The south has been insisting on its own way ever since the Constitution of the United States was written, including while it was being written.
They're at it again. The tea party caucus, overwhelmingly white and southern, refuses to recognize and is actively subverting a law that provides universal health insurance coverage.
The first President to propose a national health care plan was a Republican, Teddy Roosevelt. The Democratic Party has supported universal coverage since Harry Truman.
President Obama ran for president on universal health care. The Affordable Care Act was passed by both houses of Congress, declared constitutional by the Supreme Court, and the President who proposed it was re-elected by five million votes. In a constitutional republic, this is supposed to count.
But no, the southerners don't like it. Joan Walsh slices and dices southern GOP history to remind us of the racial bias that has animated the GOP since at least 1964. She remembers Lee Atwater in particular. He's the one who famously said:
You start out in 1954 by saying, “N–ger, n–ger, n–ger.” By 1968 you can’t say “n–ger” — that hurts you, backfires. So you say stuff like, uh, forced busing, states’ rights, and all that stuff, and you’re getting so abstract. Now, you’re talking about cutting taxes, and all these things you’re talking about are totally economic things and a byproduct of them is, blacks get hurt worse than whites … “We want to cut this,” is much more abstract than even the busing thing, uh, and a hell of a lot more abstract than “N–ger, n–ger.”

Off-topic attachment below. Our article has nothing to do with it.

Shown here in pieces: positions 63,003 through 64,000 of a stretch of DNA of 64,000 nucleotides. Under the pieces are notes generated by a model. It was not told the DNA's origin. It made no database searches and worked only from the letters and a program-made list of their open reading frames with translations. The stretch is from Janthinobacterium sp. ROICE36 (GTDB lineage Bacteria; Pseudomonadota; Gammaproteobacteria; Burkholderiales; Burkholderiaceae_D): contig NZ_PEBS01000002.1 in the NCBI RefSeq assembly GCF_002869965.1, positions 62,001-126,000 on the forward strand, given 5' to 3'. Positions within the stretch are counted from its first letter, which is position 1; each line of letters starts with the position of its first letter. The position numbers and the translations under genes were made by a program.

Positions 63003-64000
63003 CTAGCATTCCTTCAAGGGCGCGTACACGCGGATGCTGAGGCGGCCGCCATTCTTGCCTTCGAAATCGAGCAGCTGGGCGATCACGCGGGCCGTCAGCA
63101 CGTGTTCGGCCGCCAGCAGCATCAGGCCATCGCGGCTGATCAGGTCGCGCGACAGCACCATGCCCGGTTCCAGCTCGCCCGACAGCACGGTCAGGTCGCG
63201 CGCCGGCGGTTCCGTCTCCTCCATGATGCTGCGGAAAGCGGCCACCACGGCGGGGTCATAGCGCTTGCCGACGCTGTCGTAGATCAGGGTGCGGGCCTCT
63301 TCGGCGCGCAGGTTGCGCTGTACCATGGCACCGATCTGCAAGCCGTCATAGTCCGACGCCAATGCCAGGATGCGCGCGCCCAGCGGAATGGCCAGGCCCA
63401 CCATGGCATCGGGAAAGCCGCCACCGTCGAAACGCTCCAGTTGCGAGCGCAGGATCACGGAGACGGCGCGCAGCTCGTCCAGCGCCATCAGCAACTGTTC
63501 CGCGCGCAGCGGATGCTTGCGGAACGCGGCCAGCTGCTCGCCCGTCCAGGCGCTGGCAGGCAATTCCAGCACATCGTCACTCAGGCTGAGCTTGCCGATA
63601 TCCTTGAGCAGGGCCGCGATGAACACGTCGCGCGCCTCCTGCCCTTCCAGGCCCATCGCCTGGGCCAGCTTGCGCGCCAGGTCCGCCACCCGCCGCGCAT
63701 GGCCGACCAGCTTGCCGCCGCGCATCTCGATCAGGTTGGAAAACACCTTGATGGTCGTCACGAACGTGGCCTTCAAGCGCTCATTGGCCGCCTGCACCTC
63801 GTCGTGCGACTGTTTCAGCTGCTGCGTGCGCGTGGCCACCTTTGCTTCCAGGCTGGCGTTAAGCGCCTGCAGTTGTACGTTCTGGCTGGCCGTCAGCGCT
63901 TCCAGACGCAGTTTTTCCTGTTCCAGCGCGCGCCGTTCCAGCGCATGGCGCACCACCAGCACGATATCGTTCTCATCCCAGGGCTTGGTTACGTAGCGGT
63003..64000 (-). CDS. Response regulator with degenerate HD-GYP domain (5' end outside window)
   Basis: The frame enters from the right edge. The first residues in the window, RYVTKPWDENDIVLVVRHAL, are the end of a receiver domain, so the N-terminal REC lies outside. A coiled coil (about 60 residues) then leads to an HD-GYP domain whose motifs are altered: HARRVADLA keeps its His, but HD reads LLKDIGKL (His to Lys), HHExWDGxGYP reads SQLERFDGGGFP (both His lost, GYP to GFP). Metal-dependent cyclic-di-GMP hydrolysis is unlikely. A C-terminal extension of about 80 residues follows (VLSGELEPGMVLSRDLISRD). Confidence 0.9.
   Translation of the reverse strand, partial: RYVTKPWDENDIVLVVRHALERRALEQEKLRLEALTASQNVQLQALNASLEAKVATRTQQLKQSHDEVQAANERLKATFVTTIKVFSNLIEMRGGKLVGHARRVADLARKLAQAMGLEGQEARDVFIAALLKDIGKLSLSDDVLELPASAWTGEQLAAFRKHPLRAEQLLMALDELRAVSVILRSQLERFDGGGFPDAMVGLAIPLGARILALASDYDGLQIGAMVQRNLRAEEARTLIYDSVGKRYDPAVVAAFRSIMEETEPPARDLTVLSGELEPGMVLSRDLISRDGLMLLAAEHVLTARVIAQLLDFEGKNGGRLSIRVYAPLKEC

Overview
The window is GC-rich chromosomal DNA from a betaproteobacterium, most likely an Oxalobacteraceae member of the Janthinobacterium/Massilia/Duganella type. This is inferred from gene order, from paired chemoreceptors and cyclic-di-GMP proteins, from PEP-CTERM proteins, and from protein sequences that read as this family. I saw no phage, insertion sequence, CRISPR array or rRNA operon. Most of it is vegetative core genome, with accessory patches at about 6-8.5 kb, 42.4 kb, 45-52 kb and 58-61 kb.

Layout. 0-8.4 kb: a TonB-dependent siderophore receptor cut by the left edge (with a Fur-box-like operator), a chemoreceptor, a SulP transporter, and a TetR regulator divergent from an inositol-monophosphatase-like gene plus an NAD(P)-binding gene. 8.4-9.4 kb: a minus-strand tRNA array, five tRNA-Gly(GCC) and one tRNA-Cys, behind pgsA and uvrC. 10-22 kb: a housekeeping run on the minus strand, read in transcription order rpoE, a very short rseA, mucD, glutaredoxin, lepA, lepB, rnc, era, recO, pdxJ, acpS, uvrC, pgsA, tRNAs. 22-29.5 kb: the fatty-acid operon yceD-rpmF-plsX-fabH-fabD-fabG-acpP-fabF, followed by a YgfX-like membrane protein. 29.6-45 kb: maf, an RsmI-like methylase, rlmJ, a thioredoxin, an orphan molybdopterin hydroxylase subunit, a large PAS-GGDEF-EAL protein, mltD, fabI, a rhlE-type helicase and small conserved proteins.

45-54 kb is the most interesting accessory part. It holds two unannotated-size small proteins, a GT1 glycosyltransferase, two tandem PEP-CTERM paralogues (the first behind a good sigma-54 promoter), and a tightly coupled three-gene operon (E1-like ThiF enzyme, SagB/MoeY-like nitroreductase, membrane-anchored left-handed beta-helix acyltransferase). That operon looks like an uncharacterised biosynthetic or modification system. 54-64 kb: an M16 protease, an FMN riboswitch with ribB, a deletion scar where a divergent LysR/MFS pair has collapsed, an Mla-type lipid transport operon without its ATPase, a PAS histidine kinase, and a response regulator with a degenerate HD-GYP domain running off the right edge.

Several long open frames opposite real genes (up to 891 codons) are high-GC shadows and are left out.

"Defund Obamacare" is the new "states' rights". What could be worse than a black president passing a law that, in many minds, helps black people?
In fact, government itself is synonymous in some peoples' minds with helping black people, and is probably the main reason a certain constituency thinks government is the root of all evil. (Actually, money is. I just checked. 1 Tim 6:10)
When I was growing up in a rural Kansas environment back in the late 1950's and early 1960's, people liked and generally trusted the government. We were farmers, and a certain natural grousing about the government comes with the territory, but, overall, even we farmers thought the government was doing a good job.
"I'm from the federal government and I'm hear to help you." That's the sarcastic punch-line of a supposed joke that I first heard in 1974, told by then Congressman Robert J. Dole.
What had happened between 1964, when my conservative civics teacher was singing the benefits of the New Deal, and 1974, when Cong. Dole thought it politically wise to unleash an anti-government zinger? The civil rights movement, when government (finally) came down on the side of black people. For some, the government has been the enemy ever since.